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June 2, 2010

MySpace or other social networking sites as a new source of impeaching evidence

MySpace or other social networking sites as a new source of impeaching evidence
Source: Adjunct Law Prof Blog; http://lawprofessors.typepad.com/adjunctprofs/
Reproduced with permission. Copyright © 2010, Mitchell H. Rubinstein, Esq., Adjunct Professor of Law, St. Johns Law School and New York Law School, All rights reserved.

Goldman's Observations ran an interesting story about a lawyer using MySpace postings to impeach a witness. The case is Embry v. State, 2010 WL 768755 (Ind. App. Ct. March 8, 2010). This is just another reason why individuals should be very careful about what they put in cyberspace.

On a related issue, Professor Rubinstein reports on a case involving E-maila sent from the employee's Yahoo account on company computer. Is such E-mail protected by attorney-client privilege?

In other words, Professor Rubinstein asks, “Do employees have a reasonable expectation of privacy on an employer's computer?”

He then comments: “We know that the answer is generally no. What if the employee sends an email from his private Yahoo account to his lawyer on that computer? Can the employer read it?

That was the subject of a very interesting N.J. Supreme Court decision which held that the answer is ‘No’."

An ABA Journal Blog about this case states:

The New Jersey Supreme Court has ruled that attorney-client privilege protects e-mail discussing a possible employment lawsuit that was transmitted on the corporate laptop of the would-be plaintiff.

Sending and receiving personal, password-protected e-mails on a corporate laptop did not eliminate the attorney-client privilege that protected them, the court ruled in its opinion (PDF).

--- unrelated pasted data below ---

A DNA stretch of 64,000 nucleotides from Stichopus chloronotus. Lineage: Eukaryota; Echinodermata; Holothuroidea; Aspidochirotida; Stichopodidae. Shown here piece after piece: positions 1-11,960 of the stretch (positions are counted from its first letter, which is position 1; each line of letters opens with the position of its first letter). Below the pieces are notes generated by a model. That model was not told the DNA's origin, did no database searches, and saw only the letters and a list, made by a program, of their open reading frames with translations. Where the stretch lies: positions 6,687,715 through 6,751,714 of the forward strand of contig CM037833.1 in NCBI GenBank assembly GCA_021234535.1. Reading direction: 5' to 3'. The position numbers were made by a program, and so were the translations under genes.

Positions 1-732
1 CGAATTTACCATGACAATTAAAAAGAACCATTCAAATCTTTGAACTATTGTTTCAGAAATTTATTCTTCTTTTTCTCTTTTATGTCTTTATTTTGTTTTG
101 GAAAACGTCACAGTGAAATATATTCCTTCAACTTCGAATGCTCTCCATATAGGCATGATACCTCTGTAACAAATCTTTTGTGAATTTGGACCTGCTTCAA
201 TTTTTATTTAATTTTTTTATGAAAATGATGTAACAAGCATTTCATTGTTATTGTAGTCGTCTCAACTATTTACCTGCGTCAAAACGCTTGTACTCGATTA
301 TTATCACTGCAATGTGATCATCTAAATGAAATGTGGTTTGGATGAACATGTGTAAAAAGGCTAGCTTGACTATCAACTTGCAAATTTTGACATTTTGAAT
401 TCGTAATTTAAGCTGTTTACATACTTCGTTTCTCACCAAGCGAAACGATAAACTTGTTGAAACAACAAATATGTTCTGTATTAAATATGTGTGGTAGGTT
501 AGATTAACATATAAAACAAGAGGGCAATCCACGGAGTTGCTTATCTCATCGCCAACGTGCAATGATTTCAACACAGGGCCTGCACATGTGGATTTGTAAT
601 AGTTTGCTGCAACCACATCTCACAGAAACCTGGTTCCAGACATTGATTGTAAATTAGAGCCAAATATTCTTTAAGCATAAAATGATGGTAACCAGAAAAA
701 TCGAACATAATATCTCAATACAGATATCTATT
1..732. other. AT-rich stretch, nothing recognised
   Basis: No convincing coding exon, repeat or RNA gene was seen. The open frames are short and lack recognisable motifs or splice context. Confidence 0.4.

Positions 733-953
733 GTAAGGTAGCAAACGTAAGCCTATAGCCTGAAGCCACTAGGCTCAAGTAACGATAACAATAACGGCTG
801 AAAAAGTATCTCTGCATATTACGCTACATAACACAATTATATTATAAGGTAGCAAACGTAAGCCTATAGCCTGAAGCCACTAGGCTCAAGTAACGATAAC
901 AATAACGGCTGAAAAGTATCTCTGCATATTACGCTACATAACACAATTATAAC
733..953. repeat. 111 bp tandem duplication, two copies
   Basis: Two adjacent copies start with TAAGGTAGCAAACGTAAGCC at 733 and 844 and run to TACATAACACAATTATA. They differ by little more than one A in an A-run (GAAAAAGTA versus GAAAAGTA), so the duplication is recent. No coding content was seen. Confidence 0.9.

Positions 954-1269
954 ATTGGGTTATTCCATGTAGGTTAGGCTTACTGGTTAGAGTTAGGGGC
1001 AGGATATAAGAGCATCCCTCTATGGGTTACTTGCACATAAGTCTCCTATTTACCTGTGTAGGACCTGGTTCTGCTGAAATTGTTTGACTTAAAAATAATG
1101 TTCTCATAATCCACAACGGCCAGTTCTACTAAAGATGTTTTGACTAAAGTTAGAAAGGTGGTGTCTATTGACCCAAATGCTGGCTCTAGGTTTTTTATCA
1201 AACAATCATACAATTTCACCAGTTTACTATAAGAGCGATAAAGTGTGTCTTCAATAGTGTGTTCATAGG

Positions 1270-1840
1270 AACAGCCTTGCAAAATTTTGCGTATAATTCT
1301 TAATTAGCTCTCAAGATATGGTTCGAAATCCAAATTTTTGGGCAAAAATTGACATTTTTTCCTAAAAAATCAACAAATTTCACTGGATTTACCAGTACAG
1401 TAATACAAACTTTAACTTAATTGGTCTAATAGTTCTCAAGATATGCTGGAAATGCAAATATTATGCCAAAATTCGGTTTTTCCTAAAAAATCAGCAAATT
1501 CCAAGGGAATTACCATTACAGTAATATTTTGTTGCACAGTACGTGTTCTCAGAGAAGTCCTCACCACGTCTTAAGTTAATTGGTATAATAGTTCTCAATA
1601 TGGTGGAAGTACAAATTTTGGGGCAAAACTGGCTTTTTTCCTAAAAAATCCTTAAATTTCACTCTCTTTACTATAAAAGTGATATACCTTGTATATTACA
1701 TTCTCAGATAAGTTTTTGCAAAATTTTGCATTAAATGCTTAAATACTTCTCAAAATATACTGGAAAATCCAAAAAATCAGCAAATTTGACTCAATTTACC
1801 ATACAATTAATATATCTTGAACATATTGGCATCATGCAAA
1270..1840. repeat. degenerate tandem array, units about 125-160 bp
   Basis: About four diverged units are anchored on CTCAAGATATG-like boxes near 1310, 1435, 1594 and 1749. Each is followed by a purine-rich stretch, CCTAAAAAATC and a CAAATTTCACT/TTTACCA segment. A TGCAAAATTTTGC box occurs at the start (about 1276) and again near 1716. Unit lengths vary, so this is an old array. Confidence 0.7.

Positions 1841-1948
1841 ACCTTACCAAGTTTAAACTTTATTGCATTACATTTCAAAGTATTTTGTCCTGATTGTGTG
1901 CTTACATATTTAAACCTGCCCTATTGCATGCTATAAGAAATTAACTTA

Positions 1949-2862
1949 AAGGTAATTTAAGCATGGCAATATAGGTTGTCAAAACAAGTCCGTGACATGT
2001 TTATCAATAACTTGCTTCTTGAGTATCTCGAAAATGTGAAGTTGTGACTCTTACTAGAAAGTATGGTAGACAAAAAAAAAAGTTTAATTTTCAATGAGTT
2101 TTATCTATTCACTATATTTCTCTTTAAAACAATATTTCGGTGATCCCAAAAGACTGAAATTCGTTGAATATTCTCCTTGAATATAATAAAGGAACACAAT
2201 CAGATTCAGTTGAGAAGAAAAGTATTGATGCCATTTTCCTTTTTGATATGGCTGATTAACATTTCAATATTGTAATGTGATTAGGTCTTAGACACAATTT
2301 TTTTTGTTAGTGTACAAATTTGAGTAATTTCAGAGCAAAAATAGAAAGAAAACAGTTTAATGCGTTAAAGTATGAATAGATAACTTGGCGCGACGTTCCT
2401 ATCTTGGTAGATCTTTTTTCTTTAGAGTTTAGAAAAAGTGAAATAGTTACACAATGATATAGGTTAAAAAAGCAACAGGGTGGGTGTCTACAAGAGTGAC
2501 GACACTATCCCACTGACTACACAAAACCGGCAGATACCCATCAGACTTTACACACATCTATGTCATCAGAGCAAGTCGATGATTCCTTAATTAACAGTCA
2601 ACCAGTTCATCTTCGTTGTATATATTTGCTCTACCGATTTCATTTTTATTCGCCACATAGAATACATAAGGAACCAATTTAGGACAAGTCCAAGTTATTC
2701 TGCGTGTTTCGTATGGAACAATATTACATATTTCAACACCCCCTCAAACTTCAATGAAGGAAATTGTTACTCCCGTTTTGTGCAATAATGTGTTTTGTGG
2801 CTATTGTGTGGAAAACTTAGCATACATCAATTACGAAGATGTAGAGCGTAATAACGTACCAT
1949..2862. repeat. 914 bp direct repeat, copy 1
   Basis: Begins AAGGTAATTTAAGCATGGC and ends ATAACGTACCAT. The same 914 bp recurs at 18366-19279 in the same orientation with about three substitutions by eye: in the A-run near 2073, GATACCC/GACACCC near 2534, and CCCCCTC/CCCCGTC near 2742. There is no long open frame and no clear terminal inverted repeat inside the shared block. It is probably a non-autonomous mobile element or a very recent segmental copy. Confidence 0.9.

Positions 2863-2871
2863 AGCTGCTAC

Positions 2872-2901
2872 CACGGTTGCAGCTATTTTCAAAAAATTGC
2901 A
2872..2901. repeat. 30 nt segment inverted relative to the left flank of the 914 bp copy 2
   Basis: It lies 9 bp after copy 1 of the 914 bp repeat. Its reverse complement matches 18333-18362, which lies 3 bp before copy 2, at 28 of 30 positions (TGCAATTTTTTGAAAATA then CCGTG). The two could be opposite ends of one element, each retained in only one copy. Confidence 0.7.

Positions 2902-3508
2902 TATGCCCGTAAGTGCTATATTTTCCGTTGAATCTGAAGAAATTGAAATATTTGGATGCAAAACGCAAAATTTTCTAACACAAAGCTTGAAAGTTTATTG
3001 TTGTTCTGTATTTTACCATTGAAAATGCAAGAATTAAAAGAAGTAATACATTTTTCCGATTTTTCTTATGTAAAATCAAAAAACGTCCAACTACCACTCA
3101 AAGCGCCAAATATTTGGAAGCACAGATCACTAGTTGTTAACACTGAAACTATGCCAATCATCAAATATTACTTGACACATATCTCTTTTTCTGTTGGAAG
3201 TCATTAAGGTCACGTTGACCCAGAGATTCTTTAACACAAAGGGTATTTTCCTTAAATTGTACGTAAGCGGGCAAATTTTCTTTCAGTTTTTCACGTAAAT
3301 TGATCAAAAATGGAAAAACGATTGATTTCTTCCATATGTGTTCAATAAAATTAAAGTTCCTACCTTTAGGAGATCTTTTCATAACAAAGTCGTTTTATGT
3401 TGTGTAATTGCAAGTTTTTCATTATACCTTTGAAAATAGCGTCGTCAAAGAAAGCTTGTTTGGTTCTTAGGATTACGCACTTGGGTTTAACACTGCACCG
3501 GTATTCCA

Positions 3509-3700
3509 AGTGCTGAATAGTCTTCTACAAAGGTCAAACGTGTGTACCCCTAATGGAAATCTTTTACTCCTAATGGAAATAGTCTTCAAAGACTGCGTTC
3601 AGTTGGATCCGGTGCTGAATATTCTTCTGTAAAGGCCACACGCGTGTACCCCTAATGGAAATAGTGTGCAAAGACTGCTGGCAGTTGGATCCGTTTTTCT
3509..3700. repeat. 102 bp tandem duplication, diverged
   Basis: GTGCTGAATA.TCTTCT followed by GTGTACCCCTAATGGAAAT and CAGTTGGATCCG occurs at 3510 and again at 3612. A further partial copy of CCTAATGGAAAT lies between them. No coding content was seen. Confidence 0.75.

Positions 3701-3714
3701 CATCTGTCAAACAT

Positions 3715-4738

The Legal Profession Blog, the New Jersey Star Ledger and the New Jersey Law Journal covered the ruling.

The opinion could influence workplace privacy rules across the country, lawyers told the Star Ledger.

Lawyers from the Newark law firm of Sills Cummis & Gross in Newark had read the e-mail after the employee, Marina Stengart, quit her job as a nursing manager, filed suit and turned in her computer. Sills Cummis represented Stengart’s employer, a home health care company called the Loving Care Agency. The law firm found the e-mails during a forensic analysis of the laptop.

Law review commentary is needed with respect to this important issue. A copy of this important decision is available here.

Mitchell H. Rubinstein [with a Hat Tip to Kevin Harren, Esq.]

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Text prepared by Harvey Randall except as otherwise noted. Randall, former Principal Attorney, New York State Department of Civil Service, also served as Director of Personnel for the State University System; as Director of Research, Governor’s Office of Employee Relations; and as Staff Judge Advocate General, New York Guard. He has an MPA from the Maxwell School, Syracuse University and a J.D. from Albany Law School.